An old diesel train chugs along the 19th-century railway line between Haputale and Kandy, carving its way through the scenic tea plantations of Sri Lanka’s Hill Country.
One of the world’s most beautiful train trips, the seven hour-journey passes through tea estates dotted with workers in brightly colored saris, pine forests, waterfalls, mountains, and gorges. The railway, built by the British in 1864 to transport tea and coffee from the Hill Country to the capital, Colombo, is now one of the best ways to explore the villages, towns, and national parks along the way.
My journey through Sri Lanka’s Hill Country starts in Haputale, a small town surrounded by cloud forests and home to labyrinths of tea plantations that cover the hills. A little shabby at first glance, Haputale’s charming town center has a distinctly local vibe. My partner and I are staying just outside town in a local family-run hotel that offers incredible views over the train tracks. The place is pretty rundown, but the price cannot be beaten, and with hot showers and plenty of blankets to offset the chilly nights, it’s a good base to explore the area.
At a local restaurant, we drink sugary tea and dig into the Sri Lankan staple of rice and curry, served with sambal. As we eat, the friendly owner asks us where we live, about life in England, and offers some great insights on Haputale and the surrounding area. He brings out a bottle of arrack (a local spirit distilled from coconut), which we use to toast our new friendship, before heading back to the hotel. Most places in Haputale close up around
Known for its cloud forests and highland plateau, Horton Plains National Park is about an hour’s drive from Haputale. At more than 6,900ft (2,100m), the park is known for its sheer cliff drops, incredible nature, and sweeping grasslands. We’re here to hike to World’s End, a stunning escarpment where the hills part and the cliffs drop more than 4,000ft (1,200m) to the cloud forests below. On the four-hour, 5.6mi (9km) walk through the park, we stop to look at 66ft (20m) Baker’s Falls before finally catching our breath at World’s End. The view from the top is an exhilarating reward, offering a spectacular panorama.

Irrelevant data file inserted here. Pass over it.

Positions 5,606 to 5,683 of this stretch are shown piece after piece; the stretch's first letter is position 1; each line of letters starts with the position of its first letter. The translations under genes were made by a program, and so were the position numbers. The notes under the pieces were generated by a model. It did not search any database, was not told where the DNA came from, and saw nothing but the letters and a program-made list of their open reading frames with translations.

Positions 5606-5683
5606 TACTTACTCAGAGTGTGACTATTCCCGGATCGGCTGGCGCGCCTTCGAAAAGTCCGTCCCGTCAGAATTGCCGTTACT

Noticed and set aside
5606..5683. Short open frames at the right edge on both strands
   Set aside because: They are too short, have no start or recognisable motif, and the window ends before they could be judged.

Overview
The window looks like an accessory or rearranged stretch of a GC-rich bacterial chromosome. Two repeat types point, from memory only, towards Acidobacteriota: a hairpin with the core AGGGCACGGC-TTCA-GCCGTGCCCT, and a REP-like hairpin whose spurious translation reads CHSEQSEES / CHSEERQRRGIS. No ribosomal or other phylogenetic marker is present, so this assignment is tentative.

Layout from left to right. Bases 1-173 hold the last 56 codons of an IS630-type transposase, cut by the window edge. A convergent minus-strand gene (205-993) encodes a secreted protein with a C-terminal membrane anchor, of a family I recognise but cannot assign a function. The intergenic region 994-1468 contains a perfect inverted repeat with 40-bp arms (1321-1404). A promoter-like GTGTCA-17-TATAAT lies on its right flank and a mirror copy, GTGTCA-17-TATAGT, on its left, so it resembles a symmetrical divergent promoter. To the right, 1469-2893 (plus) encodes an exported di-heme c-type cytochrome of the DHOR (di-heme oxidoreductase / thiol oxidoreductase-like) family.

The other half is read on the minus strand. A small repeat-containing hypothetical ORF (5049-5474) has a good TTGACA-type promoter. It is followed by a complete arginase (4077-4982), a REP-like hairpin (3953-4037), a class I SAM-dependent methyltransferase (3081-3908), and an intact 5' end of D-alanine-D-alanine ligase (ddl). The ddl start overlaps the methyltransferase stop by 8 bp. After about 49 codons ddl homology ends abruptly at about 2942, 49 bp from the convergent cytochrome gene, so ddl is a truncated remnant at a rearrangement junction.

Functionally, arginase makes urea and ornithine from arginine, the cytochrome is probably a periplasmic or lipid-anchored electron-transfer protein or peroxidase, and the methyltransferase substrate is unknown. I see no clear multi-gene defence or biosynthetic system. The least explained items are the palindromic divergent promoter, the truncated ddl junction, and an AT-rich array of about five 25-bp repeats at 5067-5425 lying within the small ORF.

Curious to see if it’s possible to beat yesterday’s views, we head to Lipton’s Seat. We rise early and hop on the local bus to Dambatenne to begin the 4.3mi (7km) hike. The relatively easy walk takes us through mazes of tea plantations up to the famous lookout. Offering one of the best views in the country, this is said to have been Scottish tea baron Sir Thomas Lipton’s favorite spot for surveying his vast tea empire. We’ve been advised to start hiking early in the morning to get the best views, and as we near the top, the clouds are already starting to roll in, obscuring the views over the green plantations. Once we reach the top, we toast our efforts with a cup of his famous brew.
We’ve heard the nearby town of Ella is popular with walkers, so we take an hour-long train ride from Haputale, which crosses the Nine Arches Bridge, known as the Bridge in the Sky. One of the best examples of colonial engineering, the 300-ft-long (91m) construction was built by British and Ceylonese engineers in 1921 and is made entirely without steel.
It’s raining when we arrive, but undeterred by the weather (we are British, after all) we take the well-established path that winds its way through misty tea plantations to the 3,740ft (1,141m) Little Adam’s Peak. The easiest hike in Ella, it’s not to be confused with Adam’s Peak, the 7,358ft (2,243m) mountain in the center of Sri Lanka.
Our new friend, the restaurant owner, told us that a great way to explore the Hill Country is to take the train to a stop further along the line, before hopping off and walking back along the track. As alarming as it sounds, walking along the train tracks is relatively safe (and legal). Only a few trains run each day, and if a train does pass, the train drivers aren’t shy about using their horns and there are plenty of safe places to wait while it passes by.